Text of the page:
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Politics Fuels Minimum Wage Hikes

It’s that time again when employers should be prepared for all of the Jan.1 annual increases in the minimum wage throughout the country.

In recent years unions have pressed their “Fight for Fifteen” campaign which encouraged adoption of higher minimum wage laws in Blue states and other Democrat-dominated localities.

Ironically, after passage of tax reform, at least 30 large employers like AT&T and Comcast unilaterally adopted a $15 minimum wage.

The left continues to attack tax reform, even calling for a boycott of AT&T for providing propaganda support for President Trump by raising wages and paying bonuses to its employees.

The federal minimum wage for covered nonexempt employees is $7.25 per hour, which went into effect in 2009. With Republicans controlling Congress and the White House it is unlikely to see any change in the foreseeable future.

The Obama Administration’s overtime rule raising the minimum salary to more than $47,000 to qualify an employee as nonexempt was stayed in federal court, and effectively died when Trump took office.

However, Labor Secretary Alexander Acosta recently told Congress his department is mulling revisiting the issue (AA, 12-15-17. P. 4).

Beginning Jan. 1, 2018, federal contractors and subcontractors are required to pay a minimum wage of $10.35 an hour. The federal contractors’ minimum wage previously was $10.20 an hour.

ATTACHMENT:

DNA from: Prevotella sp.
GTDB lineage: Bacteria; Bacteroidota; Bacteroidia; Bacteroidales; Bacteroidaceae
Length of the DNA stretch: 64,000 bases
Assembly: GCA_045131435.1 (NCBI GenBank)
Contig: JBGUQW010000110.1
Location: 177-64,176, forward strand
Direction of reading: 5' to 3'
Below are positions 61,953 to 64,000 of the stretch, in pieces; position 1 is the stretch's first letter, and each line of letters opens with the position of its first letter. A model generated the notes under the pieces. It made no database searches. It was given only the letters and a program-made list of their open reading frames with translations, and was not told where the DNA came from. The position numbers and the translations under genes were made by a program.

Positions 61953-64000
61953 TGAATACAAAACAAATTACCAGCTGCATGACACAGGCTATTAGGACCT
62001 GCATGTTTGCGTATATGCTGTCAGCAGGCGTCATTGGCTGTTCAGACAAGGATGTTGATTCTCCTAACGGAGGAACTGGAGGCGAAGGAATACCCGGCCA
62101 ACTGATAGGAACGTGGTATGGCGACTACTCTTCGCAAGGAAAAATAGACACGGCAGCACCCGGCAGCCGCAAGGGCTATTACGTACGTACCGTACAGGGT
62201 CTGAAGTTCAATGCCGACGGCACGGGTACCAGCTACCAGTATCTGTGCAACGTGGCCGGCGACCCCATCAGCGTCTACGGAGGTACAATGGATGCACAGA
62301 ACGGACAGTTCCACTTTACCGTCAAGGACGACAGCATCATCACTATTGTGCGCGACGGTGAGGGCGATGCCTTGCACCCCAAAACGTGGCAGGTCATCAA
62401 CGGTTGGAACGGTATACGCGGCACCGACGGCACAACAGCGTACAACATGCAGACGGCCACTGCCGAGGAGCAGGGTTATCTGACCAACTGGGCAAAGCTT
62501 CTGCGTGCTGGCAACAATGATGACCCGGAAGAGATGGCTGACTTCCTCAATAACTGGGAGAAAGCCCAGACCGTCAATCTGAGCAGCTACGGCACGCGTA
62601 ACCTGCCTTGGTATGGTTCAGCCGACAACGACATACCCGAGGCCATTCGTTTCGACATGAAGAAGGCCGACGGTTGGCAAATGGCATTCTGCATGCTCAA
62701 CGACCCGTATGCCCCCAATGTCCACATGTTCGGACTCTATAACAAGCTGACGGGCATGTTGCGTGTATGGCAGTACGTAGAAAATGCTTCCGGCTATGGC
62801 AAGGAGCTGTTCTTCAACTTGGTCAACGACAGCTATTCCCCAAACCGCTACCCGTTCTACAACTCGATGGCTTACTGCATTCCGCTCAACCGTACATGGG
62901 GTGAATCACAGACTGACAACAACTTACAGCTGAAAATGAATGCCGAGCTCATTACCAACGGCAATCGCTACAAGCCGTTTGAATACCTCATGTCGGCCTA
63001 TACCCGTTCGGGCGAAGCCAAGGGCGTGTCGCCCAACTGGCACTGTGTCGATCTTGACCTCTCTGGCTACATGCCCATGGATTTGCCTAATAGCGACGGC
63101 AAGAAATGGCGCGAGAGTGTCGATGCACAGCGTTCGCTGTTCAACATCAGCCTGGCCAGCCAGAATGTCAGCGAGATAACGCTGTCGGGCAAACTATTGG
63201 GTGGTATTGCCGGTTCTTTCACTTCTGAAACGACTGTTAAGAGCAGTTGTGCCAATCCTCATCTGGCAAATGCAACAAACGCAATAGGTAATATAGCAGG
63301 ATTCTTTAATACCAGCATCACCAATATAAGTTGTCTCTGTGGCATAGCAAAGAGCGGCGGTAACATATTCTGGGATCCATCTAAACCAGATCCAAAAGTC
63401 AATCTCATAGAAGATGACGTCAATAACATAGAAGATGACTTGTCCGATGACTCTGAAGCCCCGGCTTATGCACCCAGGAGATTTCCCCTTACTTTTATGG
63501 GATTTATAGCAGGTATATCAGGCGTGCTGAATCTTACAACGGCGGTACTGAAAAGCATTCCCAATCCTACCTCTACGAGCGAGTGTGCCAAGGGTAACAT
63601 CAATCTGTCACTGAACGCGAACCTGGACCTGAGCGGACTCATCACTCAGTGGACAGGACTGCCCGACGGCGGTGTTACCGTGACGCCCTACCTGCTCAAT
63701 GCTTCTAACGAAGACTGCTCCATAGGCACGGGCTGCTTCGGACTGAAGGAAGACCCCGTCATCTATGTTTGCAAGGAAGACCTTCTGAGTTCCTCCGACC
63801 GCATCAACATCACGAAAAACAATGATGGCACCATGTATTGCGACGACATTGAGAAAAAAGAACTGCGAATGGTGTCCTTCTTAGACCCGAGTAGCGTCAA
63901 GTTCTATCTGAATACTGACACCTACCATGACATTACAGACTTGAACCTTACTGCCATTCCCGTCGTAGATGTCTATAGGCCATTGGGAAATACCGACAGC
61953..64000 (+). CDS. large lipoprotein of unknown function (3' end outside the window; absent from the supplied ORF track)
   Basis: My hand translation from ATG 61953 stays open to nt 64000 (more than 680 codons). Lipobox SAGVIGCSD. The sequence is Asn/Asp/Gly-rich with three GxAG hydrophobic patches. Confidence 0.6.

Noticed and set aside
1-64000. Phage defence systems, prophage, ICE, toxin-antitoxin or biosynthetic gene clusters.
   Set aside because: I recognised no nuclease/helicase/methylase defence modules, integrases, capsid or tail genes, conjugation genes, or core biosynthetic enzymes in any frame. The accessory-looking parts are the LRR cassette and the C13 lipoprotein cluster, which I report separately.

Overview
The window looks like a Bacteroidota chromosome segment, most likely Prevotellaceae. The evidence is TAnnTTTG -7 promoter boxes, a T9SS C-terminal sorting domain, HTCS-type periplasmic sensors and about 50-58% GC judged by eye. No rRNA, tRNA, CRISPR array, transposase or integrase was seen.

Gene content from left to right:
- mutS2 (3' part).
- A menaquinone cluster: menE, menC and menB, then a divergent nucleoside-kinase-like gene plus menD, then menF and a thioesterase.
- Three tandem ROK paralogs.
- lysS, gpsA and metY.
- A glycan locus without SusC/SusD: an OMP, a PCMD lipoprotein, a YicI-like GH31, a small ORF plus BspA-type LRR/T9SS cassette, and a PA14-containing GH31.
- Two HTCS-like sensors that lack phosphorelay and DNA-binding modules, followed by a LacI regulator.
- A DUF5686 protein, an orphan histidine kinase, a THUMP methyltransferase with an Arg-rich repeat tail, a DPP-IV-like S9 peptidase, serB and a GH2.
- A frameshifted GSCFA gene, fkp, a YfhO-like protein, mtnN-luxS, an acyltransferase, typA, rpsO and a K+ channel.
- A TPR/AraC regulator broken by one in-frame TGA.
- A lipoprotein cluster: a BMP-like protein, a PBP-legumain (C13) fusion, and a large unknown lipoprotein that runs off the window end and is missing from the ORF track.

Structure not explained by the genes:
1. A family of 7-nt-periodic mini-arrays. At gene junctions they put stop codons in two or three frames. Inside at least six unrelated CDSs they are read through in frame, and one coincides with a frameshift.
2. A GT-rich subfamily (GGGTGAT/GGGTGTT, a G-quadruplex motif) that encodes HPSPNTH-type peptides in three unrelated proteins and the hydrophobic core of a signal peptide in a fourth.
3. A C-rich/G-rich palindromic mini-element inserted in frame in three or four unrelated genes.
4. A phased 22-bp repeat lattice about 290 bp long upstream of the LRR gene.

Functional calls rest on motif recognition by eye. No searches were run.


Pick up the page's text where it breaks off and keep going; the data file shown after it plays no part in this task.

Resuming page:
The choice to raise the minimum wage is not an economic decision but is a political one, and as the late Speaker of the House Tip O’Neil famously observed, all politics is local. Let’s take a quick look at developments taking place in 2018:

As of Jan. 1, Missouri’s minimum goes up from $7.70 to $7.85 per hour. South Dakota’s minimum wage will increase from $8.65 to $8.85 per hour.

California’s statewide minimum wage moves from $10.50 to $11.00, for employers with 26 or more employees, and from $10.00 to $10.50 for firms with 25 or fewer employees.

Employers in California also must deal with local wage laws. For example, in Oakland, CA, the minimum wage increases from $12.86 to $13.23 per hour on Jan. 1. Last October, the minimum wage in Berkeley, CA, was raised from $12.53 to $13.75 per hour.

For those who operate businesses inside the boundaries of San Francisco, the current minimum wage of $14 an hour will jump to $15 on July 1.

Some of the other states where employers are going to see Jan. 1 increases are: Alaska (to $9.84), Arizona ($10.50), Colorado ($10.20), Florida ($8.25), Hawaii ($10.10), Maine ($10.00), Michigan ($9.25), Missouri ($7.85), Montana ($8.30), New Jersey ($8.60), Rhode Island ($10.10), South Dakota ($8.85), Vermont ($10.50) and Washington ($11.50).

In Minnesota on Jan. 1 the minimum wages rises to $9.65 for employers with annual gross revenues of $500,000 or more and to $7.87 for employers with annual gross revenue of less than $500,000.

In Ohio it rises to $8.30 for companies with gross receipts of more than $305,000 and to $7.25 for firms with gross receipts under $305,000.

In New York on Dec. 31, 2017 the minimum wages went up to $11.00 per hour in Nassau, Suffolk, Westchester counties; and $10.40 for the remainder of the state ($11.75 for fast food employees outside of New York City).

Several states and other jurisdictions also have hikes scheduled to start on July 1, 2018, including Washington, DC, to $13.25 per hour, Maryland to $10.10 and in Oregon, where rises to $12.00 the Portland metro area, $10.75 in urban counties and $10.50 rural counties.

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